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My single brother-in-law wants my husband to sign over the family home where he lives in case my husband dies first. Should I agree?

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Dear Quentin,

My husband and I have been married for 22 years, and have 4 children. He has a 66-year-old brother who never married and currently lives in the home they both inherited 50/50 when my mother-in-law passed 4 years ago.

My husband and I have made our wills and advanced directives, etc. If I die first, everything we own goes to him and then to our kids, and vice versa. His brother has never made out a will.

However, he asked my husband to amend his will to say that if he pre-deceases me, that I should waive any inheritance rights to the half of the house that belongs to my husband.  Do you think I should agree?

The Undecided Wife

Dear Undecided,

Yes.

You can email The Moneyist with any financial and ethical questions related to coronavirus at [email protected]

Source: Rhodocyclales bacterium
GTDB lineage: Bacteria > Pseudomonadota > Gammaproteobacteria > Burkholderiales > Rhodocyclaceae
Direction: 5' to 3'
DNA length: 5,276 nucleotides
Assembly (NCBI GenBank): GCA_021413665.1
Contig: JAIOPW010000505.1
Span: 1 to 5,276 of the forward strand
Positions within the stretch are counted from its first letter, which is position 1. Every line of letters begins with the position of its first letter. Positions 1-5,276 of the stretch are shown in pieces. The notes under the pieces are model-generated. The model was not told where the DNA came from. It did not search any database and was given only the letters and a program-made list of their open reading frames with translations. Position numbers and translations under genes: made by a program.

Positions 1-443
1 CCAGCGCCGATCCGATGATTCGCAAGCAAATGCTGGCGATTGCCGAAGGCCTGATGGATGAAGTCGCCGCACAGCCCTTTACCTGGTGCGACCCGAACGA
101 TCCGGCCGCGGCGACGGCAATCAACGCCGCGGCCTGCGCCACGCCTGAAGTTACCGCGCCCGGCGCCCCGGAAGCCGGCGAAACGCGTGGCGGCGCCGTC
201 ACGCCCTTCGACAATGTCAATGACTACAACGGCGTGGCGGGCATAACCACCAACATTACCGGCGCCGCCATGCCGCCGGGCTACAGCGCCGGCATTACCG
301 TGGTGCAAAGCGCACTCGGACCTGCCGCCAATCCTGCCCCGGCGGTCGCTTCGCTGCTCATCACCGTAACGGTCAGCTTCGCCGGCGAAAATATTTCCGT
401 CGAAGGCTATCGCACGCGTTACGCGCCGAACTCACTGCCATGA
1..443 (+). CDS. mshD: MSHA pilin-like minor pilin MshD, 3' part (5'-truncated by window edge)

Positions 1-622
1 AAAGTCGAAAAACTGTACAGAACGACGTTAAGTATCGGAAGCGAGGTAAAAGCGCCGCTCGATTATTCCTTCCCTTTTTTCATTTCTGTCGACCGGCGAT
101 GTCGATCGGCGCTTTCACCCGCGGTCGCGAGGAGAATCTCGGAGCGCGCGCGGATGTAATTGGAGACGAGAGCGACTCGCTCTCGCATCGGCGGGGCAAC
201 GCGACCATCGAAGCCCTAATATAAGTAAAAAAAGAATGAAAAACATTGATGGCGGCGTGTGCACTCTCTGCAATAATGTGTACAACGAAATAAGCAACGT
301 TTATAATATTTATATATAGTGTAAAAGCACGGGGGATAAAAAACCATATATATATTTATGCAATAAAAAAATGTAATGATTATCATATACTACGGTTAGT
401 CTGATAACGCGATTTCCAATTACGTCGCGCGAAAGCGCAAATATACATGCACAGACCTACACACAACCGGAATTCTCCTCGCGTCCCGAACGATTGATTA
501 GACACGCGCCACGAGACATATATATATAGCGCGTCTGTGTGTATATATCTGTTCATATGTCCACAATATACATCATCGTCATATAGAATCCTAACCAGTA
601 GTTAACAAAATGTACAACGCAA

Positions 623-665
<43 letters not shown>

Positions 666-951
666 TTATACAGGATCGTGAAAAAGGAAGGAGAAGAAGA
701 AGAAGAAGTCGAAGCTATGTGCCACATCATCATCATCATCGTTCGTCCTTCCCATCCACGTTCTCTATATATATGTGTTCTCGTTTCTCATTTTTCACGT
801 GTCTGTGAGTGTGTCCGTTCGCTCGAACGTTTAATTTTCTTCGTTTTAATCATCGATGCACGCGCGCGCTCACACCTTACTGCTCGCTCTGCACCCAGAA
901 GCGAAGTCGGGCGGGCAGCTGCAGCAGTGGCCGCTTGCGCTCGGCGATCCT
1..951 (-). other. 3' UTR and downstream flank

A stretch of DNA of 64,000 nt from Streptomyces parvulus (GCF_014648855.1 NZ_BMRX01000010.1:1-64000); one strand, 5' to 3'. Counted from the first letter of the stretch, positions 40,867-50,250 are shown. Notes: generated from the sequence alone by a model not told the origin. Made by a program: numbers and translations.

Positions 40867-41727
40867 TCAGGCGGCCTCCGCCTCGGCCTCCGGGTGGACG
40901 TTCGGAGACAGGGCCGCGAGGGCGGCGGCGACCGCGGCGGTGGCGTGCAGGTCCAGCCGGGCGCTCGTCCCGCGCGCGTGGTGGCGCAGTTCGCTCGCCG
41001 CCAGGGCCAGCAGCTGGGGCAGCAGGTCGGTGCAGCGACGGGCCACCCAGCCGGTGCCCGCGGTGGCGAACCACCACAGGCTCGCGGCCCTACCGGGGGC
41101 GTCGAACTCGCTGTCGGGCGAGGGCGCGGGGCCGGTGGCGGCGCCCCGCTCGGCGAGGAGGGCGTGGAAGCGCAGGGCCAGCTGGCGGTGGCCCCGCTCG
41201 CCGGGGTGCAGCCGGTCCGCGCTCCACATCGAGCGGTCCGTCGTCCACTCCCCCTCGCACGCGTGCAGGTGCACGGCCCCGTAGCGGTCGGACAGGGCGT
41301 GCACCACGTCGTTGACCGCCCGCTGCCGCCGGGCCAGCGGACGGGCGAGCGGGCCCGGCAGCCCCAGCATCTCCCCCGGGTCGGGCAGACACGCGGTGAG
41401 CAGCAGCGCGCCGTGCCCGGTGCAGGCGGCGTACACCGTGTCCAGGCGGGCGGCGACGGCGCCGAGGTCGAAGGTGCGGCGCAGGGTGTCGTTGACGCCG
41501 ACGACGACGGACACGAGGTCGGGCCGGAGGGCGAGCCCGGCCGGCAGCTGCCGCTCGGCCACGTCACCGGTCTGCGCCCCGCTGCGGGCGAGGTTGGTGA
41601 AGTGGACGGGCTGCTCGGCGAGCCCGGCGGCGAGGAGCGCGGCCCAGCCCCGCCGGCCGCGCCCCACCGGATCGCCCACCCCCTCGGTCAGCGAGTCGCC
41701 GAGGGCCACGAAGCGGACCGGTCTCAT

OK, that was the short answer. But it does come with caveats: You’re family. Your brother-in-law has lived there all his life. I don’t see any reason why the death of his brother, assuming your husband predeceases him, should be followed by shared ownership of his home and possible housing insecurity should you decided to sell it.

You are under no obligation to oblige, of course. But if you are financially sound a family should, ideally, make each other’s life easier. A brother should not, if he can help it, do something that would create a disturbance in his sibling’s life. And now a compromise: if he can afford it, he could buy your husband out.

Another option: a life estate would your children see the benefit of their father’s share in this family home. But in a game of rock-paper-scissors, or brother-home-inheritance, your single brother-in-law should come first, if he doesn’t have the means to buy his own home and you are financially secure.

Sometimes, in life we sometimes have the opportunity to squeeze a situation or a person like a lemon. That way, we can get what we believe we are legally or, depending on your take, morally entitled to. That isn’t always the right option, however, even if it is abiding by the letter of the law.

In lieu of lemon juice, it’s almost always preferable to try the milk of human kindness instead.

The Moneyist: I married ‘the life of the party,’ but he’s different at home. He takes his money woes out on me — and calls me a ‘gold digger’

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